At first forum of Philly mayoral candidates, education is hot topic

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 The first forum of this Democratic mayoral-primary season drew the candidates to Parkside in February. On Tuesday night, they'll go on live television from the Kimmel Center. (Kimberly Paynter/WHYY)

The first forum of this Democratic mayoral-primary season drew the candidates to Parkside in February. On Tuesday night, they'll go on live television from the Kimmel Center. (Kimberly Paynter/WHYY)

The six Democrats vying to be the next mayor of Philadelphia met Thursday morning for their first forum.

They were brought together by the Business Association of West Parkside to talk, well, business, but the conversation rarely strayed from education. 

The morning after an emotional School Reform Commission meeting where officials approved five new charter schools, the candidates at the business forum agreed on the importance of education.

“Schools, I think we can all agree that that’s No. 1,” said Doug Oliver. “Job creation, that’s No. 2.”

Nelson Diaz slammed the SRC’s decision.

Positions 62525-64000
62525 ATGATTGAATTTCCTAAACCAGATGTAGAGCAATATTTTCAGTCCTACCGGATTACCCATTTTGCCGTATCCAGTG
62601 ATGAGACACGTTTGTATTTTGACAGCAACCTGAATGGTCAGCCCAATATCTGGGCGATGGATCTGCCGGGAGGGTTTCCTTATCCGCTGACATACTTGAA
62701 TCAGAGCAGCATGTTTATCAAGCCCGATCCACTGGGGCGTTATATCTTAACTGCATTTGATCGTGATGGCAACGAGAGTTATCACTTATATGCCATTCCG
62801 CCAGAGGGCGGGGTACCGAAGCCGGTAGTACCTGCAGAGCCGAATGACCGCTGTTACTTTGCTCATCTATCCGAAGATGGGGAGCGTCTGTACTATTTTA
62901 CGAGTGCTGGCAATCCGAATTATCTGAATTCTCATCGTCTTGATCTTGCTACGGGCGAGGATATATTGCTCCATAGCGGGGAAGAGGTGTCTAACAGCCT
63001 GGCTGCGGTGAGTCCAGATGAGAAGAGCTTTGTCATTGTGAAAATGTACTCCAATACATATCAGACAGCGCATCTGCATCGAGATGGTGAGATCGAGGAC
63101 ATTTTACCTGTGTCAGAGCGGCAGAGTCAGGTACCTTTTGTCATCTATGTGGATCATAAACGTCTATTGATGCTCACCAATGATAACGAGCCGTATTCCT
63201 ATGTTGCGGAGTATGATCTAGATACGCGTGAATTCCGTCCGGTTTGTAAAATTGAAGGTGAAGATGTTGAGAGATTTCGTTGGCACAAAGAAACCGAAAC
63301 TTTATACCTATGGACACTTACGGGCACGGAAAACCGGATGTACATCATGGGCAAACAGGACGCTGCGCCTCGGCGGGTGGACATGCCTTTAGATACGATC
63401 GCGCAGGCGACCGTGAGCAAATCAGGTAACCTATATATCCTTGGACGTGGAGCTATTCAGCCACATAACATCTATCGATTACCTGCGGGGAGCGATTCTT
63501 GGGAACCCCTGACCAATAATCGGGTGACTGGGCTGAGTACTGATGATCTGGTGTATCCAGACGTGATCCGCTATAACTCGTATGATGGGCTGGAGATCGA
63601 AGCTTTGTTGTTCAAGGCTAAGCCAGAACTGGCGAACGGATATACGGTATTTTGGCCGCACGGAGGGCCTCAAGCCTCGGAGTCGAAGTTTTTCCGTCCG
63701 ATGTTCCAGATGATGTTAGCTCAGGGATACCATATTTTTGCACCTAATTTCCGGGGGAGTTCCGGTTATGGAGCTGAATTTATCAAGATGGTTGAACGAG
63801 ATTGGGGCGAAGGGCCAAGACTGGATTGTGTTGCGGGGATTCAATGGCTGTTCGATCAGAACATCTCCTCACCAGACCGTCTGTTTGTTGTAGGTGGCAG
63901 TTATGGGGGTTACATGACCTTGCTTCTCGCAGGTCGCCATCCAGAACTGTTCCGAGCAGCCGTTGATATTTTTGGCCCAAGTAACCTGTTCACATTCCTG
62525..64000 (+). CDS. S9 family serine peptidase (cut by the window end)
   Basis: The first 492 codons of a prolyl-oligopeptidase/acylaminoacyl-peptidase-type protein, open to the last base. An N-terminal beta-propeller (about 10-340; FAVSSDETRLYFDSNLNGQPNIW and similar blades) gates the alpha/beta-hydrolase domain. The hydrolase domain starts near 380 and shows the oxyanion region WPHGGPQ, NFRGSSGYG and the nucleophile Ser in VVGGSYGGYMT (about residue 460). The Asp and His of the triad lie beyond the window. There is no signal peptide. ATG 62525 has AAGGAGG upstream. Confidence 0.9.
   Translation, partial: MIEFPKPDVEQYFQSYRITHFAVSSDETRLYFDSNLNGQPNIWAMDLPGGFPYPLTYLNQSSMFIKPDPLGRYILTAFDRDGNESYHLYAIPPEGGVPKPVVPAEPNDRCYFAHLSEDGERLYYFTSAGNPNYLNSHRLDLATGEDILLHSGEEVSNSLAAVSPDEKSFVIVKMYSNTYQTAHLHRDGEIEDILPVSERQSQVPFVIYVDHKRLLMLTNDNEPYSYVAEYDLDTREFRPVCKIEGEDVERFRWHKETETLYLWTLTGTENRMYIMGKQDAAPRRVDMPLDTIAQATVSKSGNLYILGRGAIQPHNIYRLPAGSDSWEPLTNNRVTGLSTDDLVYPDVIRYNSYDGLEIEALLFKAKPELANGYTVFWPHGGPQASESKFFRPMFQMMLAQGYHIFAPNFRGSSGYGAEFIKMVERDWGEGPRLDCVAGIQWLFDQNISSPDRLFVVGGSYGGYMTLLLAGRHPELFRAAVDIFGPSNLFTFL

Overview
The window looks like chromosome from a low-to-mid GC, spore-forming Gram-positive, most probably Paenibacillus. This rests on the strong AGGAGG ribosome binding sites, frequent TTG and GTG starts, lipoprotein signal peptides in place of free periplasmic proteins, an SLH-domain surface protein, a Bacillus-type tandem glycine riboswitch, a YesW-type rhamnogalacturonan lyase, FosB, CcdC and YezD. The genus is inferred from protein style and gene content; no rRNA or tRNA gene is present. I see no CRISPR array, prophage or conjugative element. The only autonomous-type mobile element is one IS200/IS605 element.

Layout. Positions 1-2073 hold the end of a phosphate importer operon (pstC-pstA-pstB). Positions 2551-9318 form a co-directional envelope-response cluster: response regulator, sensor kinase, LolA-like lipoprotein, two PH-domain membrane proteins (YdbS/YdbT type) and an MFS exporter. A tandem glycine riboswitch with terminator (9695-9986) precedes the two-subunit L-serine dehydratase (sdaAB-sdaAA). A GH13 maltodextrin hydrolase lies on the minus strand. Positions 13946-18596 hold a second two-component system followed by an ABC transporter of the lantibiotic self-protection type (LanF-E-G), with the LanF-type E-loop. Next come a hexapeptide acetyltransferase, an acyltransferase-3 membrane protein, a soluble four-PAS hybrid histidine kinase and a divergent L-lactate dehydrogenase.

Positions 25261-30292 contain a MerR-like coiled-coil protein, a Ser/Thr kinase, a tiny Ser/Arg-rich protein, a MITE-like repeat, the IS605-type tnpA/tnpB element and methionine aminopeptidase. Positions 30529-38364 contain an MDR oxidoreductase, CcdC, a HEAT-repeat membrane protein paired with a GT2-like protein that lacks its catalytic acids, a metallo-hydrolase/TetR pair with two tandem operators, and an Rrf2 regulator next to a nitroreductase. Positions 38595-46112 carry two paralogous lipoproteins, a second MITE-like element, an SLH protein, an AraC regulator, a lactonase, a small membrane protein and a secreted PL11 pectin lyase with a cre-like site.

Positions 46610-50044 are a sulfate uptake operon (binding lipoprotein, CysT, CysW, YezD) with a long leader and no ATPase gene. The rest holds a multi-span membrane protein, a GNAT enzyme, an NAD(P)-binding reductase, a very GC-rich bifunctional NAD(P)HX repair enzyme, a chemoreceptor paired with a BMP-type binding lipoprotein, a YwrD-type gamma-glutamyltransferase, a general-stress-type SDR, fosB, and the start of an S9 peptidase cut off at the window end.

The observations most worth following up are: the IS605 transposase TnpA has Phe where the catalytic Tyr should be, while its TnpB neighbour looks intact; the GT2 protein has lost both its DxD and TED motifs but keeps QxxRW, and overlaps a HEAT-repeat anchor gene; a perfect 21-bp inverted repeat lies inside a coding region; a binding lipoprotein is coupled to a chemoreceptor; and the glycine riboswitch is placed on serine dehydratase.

“You saw last night, despite the fact that we need to look at the foundation for funding the school system, they continually add more charter schools.”

In the audience were students from KIPP DuBois Collegiate Academy, a charter high school, who seemed to bristle at Diaz’s comments. 

One of them stepped up to the mic to ask how the candidates would expand schools — including charters — that are successful and where students are thriving. A proposal for a second KIPP DuBois was among the five new charters approved by the SRC Wednesday and the only one approved to open in the fall. 

Diaz, and candidates Jim Kenney and Lynne Abraham, say charters are here to stay, but should not be expanded until the city has a better funding system for all public schools.

State Sen. Anthony Williams, who has received campaign contributions from pro-charter PACs, says they have become a scapegoat for the district’s funding problems.

“It’s not about the type of school, it’s about the outcome of that school,” he said. “I think rather than us arguing about what charters don’t do relative to financing … we should go about the business of finding the money to support all excellent schools.”

Milton Street, who is against charters, described his opponents’ plans for helping to boost high school graduation rates as “full of cow manure.”

“There’s two things you gotta do: No. 1, you have to stop the violence in the school,” he said. “No. 2, you gotta give the teachers the materials they need so that these children can be well prepared to graduate.”

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